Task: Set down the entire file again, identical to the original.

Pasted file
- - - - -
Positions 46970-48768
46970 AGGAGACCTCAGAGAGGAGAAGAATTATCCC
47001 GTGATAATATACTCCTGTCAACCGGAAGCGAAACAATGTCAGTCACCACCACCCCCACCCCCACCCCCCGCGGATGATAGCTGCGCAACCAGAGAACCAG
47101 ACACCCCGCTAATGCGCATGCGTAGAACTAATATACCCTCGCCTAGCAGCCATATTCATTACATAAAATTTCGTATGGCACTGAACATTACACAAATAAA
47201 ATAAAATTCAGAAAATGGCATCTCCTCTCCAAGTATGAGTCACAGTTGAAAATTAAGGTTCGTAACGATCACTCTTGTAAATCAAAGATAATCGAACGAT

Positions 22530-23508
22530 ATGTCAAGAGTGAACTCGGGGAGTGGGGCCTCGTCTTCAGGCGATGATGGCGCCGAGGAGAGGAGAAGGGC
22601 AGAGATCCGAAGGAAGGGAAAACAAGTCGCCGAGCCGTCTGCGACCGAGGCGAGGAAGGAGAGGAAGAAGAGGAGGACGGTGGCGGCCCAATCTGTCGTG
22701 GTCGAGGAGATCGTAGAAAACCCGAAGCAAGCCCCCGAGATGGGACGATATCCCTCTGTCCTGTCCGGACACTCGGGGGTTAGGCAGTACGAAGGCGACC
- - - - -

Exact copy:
Positions 46970-48768
46970 AGGAGACCTCAGAGAGGAGAAGAATTATCCC
47001 GTGATAATATACTCCTGTCAACCGGAAGCGAAACAATGTCAGTCACCACCACCCCCACCCCCACCCCCCGCGGATGATAGCTGCGCAACCAGAGAACCAG
47101 ACACCCCGCTAATGCGCATGCGTAGAACTAATATACCCTCGCCTAGCAGCCATATTCATTACATAAAATTTCGTATGGCACTGAACATTACACAAATAAA
47201 ATAAAATTCAGAAAATGGCATCTCCTCTCCAAGTATGAGTCACAGTTGAAAATTAAGGTTCGTAACGATCACTCTTGTAAATCAAAGATAATCGAACGAT

Positions 22530-23508
22530 ATGTCAAGAGTGAACTCGGGGAGTGGGGCCTCGTCTTCAGGCGATGATGGCGCCGAGGAGAGGAGAAGGGC
22601 AGAGATCCGAAGGAAGGGAAAACAAGTCGCCGAGCCGTCTGCGACCGAGGCGAGGAAGGAGAGGAAGAAGAGGAGGACGGTGGCGGCCCAATCTGTCGTG
22701 GTCGAGGAGATCGTAGAAAACCCGAAGCAAGCCCCCGAGATGGGACGATATCCCTCTGTCCTGTCCGGACACTCGGGGGTTAGGCAGTACGAAGGCGACC